Ponderings

Everything I needed to know about parenting, I learned from breaking my horse (almost)

When I was 11 years old, I spent a summer breaking my horse. In that process, I learned that there is no substitute for time. To train her into submission to my commands, I needed to show her again, and again, and again that following my directions brought treats, relief, and rest, while ignoring them did not. When my husband and I adopted a dog, we watched dog-training videos and read books on dog-obedience. The same theme emerged: there are no fast tricks to well-trained animals. Training takes huge amounts of invested time in regular teaching sessions, consistent consequences, and persistent reminders. There are no viable shortcuts.

The same is true with children (and ourselves, actually). In Outliers, Malcolm Gladwell concluded that people reach proficiency or mastery of a subject after devoting 10,000 hours to that particular discipline. As a lover of statistics and the multivariate regression, I know that there are other factors affecting success or mastery. I agree with Gladwell, though, that 10,000 hours is a good starting point.

So what does that look like? 10,000 hours is more than 27 years when broken into an hour a day, or 18 years for an hour and a half a day.

When it comes to my kids, what virtues do I want to impart and how much time do I spend teaching them? I want my kids to extend mercy to people – not giving people what they earn or deserve. Imagine how many times I need to show mercy to them to teach this lesson. How many times do I give my three-year-old son stickers on the responsibility chart for simply attempting to be kind? How many times do I give hugs and sympathy to a hurting child who disobeys my warning about danger? (I reference small situations here, as I would always intervene in a situation if my child or someone else would be seriously hurt.)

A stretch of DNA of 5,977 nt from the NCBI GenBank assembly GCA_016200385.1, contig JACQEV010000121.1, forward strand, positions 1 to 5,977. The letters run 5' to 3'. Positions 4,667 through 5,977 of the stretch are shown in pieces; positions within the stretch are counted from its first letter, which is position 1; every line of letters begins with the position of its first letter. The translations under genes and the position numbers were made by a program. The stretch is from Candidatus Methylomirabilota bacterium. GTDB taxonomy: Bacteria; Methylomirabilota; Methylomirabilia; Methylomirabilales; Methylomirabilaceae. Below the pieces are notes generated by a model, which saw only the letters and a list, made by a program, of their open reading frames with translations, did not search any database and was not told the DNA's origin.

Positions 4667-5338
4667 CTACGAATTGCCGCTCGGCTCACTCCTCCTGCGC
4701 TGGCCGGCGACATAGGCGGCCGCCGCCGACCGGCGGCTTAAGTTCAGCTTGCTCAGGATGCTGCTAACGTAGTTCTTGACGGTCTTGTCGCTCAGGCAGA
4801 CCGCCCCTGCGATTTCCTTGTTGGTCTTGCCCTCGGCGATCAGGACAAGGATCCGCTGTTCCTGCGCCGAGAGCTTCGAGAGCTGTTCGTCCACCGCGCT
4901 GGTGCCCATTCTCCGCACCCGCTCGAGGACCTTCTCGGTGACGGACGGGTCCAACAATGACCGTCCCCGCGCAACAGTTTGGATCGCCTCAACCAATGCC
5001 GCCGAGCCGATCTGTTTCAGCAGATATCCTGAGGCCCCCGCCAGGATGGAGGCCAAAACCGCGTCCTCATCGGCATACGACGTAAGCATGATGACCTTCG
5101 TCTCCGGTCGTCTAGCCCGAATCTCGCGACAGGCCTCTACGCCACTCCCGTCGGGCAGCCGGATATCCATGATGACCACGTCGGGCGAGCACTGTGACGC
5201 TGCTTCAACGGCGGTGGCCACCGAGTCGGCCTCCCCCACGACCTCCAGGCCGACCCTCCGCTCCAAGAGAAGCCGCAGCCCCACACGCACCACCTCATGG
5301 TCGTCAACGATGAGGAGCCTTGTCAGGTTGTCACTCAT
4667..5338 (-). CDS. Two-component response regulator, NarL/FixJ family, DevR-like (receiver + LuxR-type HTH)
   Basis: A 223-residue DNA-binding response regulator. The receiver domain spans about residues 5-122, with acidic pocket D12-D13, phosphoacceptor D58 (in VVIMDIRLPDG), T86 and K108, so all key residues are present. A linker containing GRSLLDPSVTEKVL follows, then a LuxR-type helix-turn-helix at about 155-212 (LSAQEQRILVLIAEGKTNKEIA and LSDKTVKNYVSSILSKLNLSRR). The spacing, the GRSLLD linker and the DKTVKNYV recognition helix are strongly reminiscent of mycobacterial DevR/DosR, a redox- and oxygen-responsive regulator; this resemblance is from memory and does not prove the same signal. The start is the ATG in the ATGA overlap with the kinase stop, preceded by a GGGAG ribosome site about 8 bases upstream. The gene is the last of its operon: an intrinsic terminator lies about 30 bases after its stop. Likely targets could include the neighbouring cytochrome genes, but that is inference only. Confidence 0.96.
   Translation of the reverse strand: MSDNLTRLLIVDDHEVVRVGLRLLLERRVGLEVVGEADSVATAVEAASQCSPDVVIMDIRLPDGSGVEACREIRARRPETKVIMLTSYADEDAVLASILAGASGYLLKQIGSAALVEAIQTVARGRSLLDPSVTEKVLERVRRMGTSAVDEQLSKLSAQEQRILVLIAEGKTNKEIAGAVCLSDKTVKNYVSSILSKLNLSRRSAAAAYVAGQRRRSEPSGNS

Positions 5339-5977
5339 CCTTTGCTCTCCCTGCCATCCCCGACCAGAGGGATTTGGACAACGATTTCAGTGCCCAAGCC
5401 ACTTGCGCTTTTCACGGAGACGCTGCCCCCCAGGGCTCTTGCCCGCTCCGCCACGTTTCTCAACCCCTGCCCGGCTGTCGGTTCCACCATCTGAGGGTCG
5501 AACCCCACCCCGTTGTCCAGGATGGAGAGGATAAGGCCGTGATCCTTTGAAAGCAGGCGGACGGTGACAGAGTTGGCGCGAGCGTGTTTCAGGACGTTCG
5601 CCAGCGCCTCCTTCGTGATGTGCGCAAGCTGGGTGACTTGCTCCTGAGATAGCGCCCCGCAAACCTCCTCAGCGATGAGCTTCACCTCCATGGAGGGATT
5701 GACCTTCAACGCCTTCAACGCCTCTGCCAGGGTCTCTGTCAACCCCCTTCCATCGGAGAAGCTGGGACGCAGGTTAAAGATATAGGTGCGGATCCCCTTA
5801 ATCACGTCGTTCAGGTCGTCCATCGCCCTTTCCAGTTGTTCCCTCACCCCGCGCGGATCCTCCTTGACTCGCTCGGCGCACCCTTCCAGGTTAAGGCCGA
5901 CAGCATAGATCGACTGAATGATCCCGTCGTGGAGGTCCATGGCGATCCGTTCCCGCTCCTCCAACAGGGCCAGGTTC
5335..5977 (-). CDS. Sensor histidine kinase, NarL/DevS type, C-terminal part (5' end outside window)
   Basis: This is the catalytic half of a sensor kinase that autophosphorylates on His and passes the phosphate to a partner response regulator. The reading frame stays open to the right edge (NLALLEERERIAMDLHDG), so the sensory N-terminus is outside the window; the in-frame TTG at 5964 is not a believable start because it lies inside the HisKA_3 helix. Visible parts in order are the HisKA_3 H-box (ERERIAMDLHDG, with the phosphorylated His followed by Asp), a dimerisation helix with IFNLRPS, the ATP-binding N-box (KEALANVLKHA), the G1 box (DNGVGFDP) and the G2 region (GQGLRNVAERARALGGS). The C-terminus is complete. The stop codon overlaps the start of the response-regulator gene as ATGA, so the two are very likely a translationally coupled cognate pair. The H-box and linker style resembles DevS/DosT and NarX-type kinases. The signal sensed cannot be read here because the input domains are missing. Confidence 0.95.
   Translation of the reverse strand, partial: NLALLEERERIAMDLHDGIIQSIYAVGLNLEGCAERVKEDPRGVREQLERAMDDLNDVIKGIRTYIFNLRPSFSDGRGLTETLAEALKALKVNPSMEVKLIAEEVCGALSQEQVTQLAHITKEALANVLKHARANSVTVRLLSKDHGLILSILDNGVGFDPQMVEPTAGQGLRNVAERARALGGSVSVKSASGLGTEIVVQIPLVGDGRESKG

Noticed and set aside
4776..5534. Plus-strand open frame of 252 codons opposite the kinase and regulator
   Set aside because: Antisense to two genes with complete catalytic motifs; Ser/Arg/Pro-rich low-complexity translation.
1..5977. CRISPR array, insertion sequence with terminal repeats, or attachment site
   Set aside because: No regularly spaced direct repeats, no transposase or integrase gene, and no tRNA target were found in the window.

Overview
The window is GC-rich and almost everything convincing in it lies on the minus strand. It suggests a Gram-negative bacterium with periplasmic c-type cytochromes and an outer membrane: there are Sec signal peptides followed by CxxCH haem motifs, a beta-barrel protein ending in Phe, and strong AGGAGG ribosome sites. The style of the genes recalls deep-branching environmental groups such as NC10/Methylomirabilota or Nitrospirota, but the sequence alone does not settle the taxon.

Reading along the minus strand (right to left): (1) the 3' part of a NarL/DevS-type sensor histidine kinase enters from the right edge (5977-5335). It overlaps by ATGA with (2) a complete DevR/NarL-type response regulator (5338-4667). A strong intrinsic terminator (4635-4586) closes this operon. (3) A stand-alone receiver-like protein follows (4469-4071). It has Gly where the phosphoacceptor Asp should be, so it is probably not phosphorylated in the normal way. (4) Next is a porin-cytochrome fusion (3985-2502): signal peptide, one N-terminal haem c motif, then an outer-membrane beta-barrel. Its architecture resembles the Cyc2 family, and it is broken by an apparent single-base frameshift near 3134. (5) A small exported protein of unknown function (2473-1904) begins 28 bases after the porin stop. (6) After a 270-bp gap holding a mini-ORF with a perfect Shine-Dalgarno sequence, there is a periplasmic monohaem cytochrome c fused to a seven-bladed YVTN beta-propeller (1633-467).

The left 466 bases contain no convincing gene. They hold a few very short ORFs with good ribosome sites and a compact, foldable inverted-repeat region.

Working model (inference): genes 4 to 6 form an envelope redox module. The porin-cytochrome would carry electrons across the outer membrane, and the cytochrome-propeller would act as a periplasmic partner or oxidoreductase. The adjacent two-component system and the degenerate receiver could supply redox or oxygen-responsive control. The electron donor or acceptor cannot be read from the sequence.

One wise mother, who raised five successful adults, once encouraged me to imagine the type of person I wanted my then eight-month-old to be when he turned 18 years old, and do now what was necessary for him to be that person in the future. I am not talking about brainwashing or programming children here. As any mother will attest, free will is alive and well; there are no guarantees when raising children, who will choose for themselves. But think about how the life we make for our children predisposes them to certain habits or actions, particular enjoyments, and their view of the world.